Considering the criteria established -instrumental originality
, sound exploration
, lyrical content
& lasting influence
-, I'd say "Tomorrow Never Knows" (from 1966, by The Beatles) (currently #2 on the list), could rise to the top position. I suggest a "dummy" comparison between it and the actual #1 song, "The American Metaphysical Circus" (from 1968, by The U.S.A.) for discussional purposes.Instrumental originality
While both songs are absolutely brilliant and revolutionary, and both are severely multi-layered and vastly texturized and innovative, I personally believe an original use of instrumentation not only would be a stronger asset in Tomorrow Never Knows, but this song's very foundation. In this regard, The American Metaphysical Circus was highly experimental (employing some electronic devices, most notably a ring modulator, a calliope, strings and organ) but nowhere as original as Tomorrow Never Knows was if you consider each song's time of release as a context. In Tomorrow Never Knows, the Beatles used Indian instrumentation, which would soon become a staple of psychedelic rock, whereas the traditional rock instruments were used in absolutely groundbreaking forms (reversed guitar solos, sampled bass and drum patterns) thanks to the extensive use of tape loops (some of which even included mellotron recordings), exploiting and expanding upon how instruments could interact in a recording.Sound exploration
In my opinion, this one would go to Tomorrow Never Knows, again. I'm arguing for this song as the most important track in psychedelic rock's history, so better substantiate it. The song itself is a milestone, it marks a before and after division when it comes to sound exploration. The importance of tape loops is huge, its very use was an engineering landmark. Lennon's voice was outputted to a Leslie speaker, this was a first from Geoff Emerick, and many, many, bands would do this themselves later for vocal effects, The USA included. From Wikipedia: "Ken Townsend, the studio technical manager, created the first ADT system, taking the signal from the playback and recording heads and delaying them slightly." Yes, delay was introduced to rock music. This song marks the first use of voice double-tracking.http://en.wikipedia.org/wiki/Tomorrow_N ... #Recording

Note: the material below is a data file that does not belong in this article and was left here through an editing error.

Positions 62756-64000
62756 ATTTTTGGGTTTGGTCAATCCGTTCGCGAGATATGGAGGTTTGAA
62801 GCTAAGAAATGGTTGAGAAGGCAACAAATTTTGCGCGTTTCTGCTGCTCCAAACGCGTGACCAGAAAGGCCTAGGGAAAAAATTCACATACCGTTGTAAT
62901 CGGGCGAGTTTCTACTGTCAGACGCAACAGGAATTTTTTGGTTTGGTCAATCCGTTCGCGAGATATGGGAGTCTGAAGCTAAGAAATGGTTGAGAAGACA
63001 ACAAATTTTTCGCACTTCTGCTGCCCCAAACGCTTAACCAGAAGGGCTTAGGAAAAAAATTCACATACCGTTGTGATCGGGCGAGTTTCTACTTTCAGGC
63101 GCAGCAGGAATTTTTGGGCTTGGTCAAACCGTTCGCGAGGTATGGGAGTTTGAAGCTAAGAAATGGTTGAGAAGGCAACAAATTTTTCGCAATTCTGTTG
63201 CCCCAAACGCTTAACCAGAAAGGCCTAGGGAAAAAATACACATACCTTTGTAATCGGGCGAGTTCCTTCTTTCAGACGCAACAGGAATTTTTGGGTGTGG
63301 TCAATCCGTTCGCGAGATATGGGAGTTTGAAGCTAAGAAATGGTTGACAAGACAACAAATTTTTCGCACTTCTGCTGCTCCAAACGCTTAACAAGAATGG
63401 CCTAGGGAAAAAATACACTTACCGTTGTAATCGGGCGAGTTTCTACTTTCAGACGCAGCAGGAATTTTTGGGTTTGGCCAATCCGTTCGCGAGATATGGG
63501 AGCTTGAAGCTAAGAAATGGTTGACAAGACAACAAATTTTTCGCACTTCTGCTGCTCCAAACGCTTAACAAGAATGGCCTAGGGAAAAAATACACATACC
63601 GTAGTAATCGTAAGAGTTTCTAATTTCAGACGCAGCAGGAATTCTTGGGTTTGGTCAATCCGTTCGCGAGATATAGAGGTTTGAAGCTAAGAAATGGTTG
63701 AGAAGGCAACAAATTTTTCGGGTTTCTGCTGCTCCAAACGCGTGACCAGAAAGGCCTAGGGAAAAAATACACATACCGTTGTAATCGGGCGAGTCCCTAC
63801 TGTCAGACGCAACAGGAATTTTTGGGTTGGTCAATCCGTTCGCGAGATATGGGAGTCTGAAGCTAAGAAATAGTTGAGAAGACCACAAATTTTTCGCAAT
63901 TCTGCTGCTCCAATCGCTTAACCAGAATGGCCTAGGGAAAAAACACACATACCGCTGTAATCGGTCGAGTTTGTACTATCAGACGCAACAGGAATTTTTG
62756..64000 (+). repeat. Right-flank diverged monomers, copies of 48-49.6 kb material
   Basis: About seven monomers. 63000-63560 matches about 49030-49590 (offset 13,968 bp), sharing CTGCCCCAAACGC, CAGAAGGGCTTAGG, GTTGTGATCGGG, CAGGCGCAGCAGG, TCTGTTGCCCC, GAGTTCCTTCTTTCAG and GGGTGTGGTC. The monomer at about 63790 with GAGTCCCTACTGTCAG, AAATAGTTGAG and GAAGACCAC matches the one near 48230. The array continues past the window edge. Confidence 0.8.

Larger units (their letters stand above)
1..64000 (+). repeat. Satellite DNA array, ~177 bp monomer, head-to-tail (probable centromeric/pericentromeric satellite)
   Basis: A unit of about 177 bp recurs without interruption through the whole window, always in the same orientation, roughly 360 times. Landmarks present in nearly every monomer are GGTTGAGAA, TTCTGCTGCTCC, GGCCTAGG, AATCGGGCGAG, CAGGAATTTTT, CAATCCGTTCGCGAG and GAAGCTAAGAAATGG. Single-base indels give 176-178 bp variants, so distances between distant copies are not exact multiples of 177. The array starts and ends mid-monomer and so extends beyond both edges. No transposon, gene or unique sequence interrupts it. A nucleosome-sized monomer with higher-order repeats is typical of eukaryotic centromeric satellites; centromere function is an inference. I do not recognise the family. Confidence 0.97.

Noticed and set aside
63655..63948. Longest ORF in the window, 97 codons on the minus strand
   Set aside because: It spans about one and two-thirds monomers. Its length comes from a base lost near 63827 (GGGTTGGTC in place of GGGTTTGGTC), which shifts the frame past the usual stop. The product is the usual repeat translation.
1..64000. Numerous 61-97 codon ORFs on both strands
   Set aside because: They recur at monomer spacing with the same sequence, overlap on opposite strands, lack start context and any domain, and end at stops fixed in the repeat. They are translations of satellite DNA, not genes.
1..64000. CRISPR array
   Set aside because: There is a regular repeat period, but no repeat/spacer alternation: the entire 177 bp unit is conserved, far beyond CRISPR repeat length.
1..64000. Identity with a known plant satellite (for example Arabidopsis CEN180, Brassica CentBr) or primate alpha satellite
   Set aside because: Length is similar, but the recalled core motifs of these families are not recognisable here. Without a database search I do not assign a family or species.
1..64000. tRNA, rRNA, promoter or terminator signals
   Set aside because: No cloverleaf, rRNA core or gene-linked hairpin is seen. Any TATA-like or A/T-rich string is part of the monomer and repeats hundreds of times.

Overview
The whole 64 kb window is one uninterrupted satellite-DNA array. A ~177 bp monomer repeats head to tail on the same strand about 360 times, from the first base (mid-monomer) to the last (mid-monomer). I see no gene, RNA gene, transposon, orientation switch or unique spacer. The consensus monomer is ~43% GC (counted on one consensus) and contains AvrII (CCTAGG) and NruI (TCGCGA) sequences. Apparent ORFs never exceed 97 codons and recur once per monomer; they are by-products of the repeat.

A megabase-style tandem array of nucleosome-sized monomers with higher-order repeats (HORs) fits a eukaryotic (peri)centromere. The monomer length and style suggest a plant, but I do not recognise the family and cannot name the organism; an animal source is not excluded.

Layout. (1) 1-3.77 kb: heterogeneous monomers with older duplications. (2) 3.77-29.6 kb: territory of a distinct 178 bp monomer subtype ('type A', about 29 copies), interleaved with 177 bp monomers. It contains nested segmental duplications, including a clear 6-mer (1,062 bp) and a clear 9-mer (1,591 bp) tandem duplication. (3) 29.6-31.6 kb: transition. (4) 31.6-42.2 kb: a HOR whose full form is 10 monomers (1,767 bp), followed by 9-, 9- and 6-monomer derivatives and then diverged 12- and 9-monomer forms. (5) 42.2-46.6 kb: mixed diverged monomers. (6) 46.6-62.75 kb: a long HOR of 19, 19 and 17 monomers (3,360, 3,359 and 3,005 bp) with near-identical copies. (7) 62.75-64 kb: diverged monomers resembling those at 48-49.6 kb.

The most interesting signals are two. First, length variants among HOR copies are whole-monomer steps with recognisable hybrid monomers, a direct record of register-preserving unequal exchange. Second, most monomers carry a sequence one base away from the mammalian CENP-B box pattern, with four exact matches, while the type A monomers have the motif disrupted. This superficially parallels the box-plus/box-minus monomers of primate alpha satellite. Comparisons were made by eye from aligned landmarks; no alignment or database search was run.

<- For reference.
The very impact of Tomorrow Never Knows' explorations are legendary, and, even as innovative as "Circus" was, its use of ring modulators and electronic devices was nowhere as influential as the former.Lyrical content
Tomorrow Never Knows was the blueprint for psychedelic mind-opening songs in 1966.
"Turn off your mind, relax and float down stream", "Lay down all thought, Surrender to the void", "That love is all and love is everyone", "But listen to the color of your dreams", etc.
The American Metaphysical Circus was a great poetical outing, in the same style as "For The Benefit Of Mr. Kite". Truly good, but not as influential.
"At precisely eight-o-five, Doctor Frederick von Meier, Will attempt his famous dive, Through a solid sheet of luminescent fire."Impact
& lasting influence
Tomorrow Never Knows was a smashing hit, whereas The American Metaphysical Circus introduced electronic instrumentation to rock's expanding sound. For short-term impact, both were good, but I think "Circus" was one of the latter masterpieces in psychedelic music, whereas "Tomorrow" was a milestone, starting point and peak. There goes influence. "Revolver" is today considered one of the greatest albums of all time, whereas The USA's debut album is considered a masterpiece as a whole, yet, for Revolver, most critics note how important "Tomorrow Never Knows" is. The song practically started psychedelic rock as a massive, viable movement, and only Sgt. Pepper's as an album would have as much influence and make an impact as strong as this one song.
And there's my 2 cents.